Python has been called a poetic programming language, so I thought why not try writing poetry with it? This is a bit of a departure, but my background in Art History always helps me look for the artistic applications of what we’re doing at Trinket. So here’s a generative poem I wrote in Python. Click Run and see what you get:
Each time you run it you’ll get a different poem. You can edit the lists of words to customize it to be whatever you like.
It’s not an earth-shatteringly great poem. I do think it helps demonstrate how computation isn’t just for computer science. To make the poem better, I’d first start by making lists of different verb tenses and types (transitive/intransitive) and split nouns into subjects and objects to allow for more complex sentence construction. As is, the random spacing juxtaposed with a refrain of sorts gives it a nice rhythm when read aloud. But, like all programs, it’s got to start small and simple.
Others have done much more interesting things than this with computational poetry . I first encountered the work of Nick Montfort during a Natural Language Processing class I took in grad school. His Computational Poems were very inspiring to me. At the time I was just beginning to teach myself to program and seeing through his work what was possible was incredibly motivating.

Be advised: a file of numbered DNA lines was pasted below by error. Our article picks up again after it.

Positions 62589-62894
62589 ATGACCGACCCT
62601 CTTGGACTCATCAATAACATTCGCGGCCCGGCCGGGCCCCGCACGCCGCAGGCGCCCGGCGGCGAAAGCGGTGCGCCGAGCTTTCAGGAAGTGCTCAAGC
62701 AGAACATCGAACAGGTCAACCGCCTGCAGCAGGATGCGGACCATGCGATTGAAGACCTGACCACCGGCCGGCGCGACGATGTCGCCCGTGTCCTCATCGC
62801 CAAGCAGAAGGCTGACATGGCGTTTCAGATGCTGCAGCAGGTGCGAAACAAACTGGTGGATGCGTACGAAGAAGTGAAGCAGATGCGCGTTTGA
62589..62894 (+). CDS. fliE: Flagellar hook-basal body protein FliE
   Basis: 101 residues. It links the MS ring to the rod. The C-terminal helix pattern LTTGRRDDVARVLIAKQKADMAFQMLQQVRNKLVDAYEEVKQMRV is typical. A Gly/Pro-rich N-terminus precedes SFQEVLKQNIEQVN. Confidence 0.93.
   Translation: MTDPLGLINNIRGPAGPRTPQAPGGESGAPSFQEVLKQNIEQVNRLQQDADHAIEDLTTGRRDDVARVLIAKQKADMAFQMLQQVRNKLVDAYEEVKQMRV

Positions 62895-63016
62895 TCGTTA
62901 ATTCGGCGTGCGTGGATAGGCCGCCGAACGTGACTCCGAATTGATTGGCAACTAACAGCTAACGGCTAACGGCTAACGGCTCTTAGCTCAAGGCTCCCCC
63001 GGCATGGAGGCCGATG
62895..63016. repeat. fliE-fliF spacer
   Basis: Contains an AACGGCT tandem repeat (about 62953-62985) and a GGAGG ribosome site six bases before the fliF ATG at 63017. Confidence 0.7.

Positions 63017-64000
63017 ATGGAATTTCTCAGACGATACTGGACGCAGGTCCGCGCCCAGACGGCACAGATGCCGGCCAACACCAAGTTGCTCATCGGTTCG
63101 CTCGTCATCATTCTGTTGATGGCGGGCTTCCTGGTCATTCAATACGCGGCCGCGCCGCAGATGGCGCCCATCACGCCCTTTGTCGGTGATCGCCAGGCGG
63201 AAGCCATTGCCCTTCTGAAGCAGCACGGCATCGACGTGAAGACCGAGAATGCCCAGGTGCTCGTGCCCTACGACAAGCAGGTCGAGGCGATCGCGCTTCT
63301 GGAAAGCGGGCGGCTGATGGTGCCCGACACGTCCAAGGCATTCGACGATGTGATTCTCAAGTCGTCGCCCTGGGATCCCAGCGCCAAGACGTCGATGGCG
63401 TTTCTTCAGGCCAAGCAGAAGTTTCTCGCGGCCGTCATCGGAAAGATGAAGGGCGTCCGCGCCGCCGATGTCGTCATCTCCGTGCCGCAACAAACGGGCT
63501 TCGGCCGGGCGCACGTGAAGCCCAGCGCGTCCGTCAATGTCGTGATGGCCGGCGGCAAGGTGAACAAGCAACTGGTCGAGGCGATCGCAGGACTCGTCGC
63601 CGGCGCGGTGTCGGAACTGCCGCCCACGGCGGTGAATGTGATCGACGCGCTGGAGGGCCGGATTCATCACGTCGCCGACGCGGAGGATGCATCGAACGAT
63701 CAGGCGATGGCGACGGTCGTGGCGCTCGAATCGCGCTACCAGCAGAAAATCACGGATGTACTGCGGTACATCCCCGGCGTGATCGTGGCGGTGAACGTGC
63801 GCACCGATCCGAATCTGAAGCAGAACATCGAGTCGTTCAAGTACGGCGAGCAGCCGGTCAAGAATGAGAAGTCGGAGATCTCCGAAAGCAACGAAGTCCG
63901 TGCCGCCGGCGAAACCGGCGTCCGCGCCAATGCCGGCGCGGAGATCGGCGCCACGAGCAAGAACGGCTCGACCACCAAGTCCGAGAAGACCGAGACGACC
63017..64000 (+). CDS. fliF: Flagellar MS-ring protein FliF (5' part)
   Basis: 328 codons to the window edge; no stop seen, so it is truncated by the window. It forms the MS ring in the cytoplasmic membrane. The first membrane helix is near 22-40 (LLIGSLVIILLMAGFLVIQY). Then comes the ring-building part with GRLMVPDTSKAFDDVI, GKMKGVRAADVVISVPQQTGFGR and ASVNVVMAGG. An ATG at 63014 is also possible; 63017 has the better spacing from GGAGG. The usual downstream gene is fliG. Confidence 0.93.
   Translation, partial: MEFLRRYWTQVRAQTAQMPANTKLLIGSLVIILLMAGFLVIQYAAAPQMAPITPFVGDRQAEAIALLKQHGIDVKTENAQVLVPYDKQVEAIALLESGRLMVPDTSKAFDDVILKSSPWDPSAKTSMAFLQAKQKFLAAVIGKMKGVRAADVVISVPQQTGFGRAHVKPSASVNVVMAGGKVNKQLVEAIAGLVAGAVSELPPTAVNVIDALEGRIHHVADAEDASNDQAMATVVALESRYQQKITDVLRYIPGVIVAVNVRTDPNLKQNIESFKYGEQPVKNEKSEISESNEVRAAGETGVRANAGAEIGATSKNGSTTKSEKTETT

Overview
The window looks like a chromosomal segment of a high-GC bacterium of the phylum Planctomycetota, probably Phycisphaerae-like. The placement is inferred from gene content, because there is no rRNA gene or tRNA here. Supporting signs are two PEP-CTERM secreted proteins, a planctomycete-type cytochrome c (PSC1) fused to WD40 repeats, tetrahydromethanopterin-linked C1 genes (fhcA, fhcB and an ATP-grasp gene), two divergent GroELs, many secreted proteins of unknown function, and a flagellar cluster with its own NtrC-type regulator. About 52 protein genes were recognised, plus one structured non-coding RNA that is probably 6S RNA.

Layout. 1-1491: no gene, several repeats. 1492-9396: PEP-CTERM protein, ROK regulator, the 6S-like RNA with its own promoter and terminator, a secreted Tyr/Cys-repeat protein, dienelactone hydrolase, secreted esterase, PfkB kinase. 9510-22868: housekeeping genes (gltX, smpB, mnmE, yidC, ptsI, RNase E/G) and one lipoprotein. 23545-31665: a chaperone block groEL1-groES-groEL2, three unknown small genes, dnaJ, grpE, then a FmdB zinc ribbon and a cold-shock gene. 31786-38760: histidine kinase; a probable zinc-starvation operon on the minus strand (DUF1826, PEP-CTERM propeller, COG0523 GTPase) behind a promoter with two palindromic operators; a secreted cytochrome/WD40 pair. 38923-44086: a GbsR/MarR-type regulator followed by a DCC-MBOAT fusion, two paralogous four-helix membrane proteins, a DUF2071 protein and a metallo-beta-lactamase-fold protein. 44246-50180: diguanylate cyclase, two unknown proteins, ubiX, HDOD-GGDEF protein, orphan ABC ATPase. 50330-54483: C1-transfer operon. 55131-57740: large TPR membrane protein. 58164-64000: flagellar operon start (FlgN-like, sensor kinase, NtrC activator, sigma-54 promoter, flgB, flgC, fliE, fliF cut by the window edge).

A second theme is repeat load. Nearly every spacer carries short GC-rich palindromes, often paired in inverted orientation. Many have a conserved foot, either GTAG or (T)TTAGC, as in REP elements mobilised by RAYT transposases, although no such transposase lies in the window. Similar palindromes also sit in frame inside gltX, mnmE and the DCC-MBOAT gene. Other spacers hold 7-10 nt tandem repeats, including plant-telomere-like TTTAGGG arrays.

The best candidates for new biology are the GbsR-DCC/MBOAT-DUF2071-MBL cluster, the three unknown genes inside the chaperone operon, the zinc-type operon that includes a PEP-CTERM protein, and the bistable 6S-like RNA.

At Trinket our mission is to help every teacher teach with hands-on interactive examples in their classroom. Our first Trinkets all involve Python, but we’re seeing very innovative usage of them in other subjects like Math and Physics. If you’re an English or Literature teacher and are or want to use Python in your class, please Tweet me– I’d love to hear what you’re doing and help out if I can!